For some time, conventional wisdom in web design dictated that every page must be a homepage. Yet as social media platforms gobble up more of consumers’ internet hours, it’s becoming more common to see brands reevaluate prioritizing – or even having – their homepage.
Last October, RebelMouse founder and CEO Paul Berry said "social networks have taken the place of the homepage." The same month, Nestlé consolidated the websites for its Nescafé brand on a single Tumblr account. More than 75% of BuzzFeed’s content views in 2015 came from social media channels.
But consumer-facing brands and publishers target different audiences than agencies, and they have different digital needs. Agency websites act as hubs where prospective clients and talent go to find information they seek. Journalists need a point of contact for specific people and departments within an agency. These resources are difficult to replicate with a social-only web presence.
Your homepage tells a story about your agency. Most social media channels do not allow much customization. Even on personalized platforms such as Tumblr, users are more likely to encounter your content on their dashboard, where post formats are uniform. You have total control over your homepage and the story it tells. Golin leads with mobile-optimized video content. Edelman highlights its research. Ogilvy resembles a text-based RSS feed more than a homepage.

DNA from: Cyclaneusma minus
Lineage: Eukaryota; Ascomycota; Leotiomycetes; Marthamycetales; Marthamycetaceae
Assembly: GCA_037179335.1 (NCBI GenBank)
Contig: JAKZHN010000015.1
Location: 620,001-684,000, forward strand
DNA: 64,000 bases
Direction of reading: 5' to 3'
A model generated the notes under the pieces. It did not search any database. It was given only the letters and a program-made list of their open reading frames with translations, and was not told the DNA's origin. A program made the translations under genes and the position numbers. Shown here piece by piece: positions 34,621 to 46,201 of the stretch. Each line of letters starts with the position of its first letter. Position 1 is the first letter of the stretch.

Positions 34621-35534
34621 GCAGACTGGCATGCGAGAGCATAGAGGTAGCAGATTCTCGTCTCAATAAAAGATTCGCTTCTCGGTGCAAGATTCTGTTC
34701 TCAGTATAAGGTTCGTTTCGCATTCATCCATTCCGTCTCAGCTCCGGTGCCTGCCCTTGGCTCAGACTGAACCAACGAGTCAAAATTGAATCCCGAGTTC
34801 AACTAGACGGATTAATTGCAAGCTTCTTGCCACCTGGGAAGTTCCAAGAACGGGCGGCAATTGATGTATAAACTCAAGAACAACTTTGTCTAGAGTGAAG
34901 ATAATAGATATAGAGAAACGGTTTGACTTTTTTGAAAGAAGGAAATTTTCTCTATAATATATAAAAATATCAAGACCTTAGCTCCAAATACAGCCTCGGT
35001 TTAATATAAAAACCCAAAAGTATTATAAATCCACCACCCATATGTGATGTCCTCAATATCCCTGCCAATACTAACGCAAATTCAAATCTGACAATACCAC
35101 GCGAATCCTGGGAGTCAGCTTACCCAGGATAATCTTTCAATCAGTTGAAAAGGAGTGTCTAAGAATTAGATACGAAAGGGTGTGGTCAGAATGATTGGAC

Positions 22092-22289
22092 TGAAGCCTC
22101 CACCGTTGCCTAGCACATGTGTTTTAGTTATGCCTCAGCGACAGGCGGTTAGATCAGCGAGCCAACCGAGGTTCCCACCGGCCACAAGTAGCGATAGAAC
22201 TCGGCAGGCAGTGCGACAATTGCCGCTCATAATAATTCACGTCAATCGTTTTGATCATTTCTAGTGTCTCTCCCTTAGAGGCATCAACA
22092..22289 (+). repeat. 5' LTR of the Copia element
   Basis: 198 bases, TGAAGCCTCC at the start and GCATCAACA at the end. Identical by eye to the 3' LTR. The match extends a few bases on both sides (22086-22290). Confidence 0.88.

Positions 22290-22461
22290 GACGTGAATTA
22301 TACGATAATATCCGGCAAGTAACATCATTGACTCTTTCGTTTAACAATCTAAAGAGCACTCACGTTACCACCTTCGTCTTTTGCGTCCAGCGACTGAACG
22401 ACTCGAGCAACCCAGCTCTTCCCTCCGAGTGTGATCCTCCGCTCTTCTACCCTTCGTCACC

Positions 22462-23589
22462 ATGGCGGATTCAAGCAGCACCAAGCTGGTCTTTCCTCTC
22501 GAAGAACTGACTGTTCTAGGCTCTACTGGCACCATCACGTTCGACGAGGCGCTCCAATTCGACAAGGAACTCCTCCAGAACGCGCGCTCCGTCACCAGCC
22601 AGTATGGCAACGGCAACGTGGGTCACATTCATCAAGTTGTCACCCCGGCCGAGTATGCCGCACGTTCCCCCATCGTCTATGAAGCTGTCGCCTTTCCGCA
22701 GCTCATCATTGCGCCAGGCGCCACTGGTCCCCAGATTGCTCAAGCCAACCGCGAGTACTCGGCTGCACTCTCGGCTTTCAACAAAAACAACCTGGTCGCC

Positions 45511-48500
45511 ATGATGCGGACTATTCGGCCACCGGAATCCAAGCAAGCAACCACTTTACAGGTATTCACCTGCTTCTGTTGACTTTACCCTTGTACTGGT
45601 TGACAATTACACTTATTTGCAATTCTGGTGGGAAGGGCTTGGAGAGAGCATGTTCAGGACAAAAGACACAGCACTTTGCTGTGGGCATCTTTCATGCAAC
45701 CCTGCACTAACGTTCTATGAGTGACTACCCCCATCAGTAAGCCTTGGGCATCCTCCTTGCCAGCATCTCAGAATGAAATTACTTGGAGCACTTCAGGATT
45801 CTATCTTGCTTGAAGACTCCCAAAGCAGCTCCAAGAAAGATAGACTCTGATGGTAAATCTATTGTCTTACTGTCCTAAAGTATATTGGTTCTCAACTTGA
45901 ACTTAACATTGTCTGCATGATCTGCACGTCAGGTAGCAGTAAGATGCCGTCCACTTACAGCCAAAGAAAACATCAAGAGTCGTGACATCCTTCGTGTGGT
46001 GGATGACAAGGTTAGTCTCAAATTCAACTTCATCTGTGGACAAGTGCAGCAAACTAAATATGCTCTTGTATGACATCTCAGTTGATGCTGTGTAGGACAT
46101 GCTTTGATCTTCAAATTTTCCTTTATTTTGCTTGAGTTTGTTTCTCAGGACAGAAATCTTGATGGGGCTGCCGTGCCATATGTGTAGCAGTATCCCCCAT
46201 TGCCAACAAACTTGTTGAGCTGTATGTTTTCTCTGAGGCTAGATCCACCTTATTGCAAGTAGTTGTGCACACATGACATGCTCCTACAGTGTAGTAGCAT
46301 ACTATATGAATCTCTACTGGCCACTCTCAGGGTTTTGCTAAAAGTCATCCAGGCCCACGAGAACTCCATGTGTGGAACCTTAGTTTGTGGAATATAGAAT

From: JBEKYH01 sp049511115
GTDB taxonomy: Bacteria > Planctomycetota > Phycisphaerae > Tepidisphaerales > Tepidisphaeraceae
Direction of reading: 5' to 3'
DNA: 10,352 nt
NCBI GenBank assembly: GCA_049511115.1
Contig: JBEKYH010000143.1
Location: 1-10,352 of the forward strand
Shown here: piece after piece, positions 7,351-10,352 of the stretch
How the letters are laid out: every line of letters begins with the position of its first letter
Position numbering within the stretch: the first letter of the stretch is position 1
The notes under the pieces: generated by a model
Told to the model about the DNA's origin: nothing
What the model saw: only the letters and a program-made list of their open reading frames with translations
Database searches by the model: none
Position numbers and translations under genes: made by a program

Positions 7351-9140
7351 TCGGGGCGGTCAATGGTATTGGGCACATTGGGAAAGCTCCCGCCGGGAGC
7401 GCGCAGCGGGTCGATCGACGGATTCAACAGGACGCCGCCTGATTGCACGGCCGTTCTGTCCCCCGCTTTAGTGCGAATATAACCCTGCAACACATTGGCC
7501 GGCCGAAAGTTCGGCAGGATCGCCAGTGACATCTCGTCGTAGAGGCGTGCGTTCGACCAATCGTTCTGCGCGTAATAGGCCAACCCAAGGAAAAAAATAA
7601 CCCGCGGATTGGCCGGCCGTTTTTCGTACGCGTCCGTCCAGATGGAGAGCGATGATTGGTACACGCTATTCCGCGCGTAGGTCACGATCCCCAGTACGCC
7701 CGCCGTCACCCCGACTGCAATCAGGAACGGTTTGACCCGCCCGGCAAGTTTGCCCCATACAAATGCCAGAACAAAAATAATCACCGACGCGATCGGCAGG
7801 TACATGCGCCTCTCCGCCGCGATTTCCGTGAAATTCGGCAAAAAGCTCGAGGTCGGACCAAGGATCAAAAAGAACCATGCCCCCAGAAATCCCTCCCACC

The decision to promote and prioritize things such as video content, talent, job opportunities, contact information, social content, or press coverage is a branding opportunity over which an agency has complete freedom. Until social channels can replicate that freedom, moving away from a dedicated website should be done with caution. Even Nescafé’s highly customized Tumblr offloads vital functions including buying and contact to dedicated Nestlé-owned sites.
Another bonus is visibility. Unless you’re going to kill your entire site a la Nescafé, it’s going to be your best-indexed web content.
But a word of warning: Your site can be a highly visible, personalized, and valuable asset, but it must be executed well.
A quick review of the homepages of the world’s top 10 PR agencies found nothing terribly out of place, but some minor annoyances: broken social buttons, cross-browser performance issues, non-responsive content, no obvious way to find resources that should be prominently featured, such as contact information, staff directories, examples of past work.
If you can’t get your own digital content right, why should clients trust you with theirs?
Byron Kittle is web editor at PRWeek.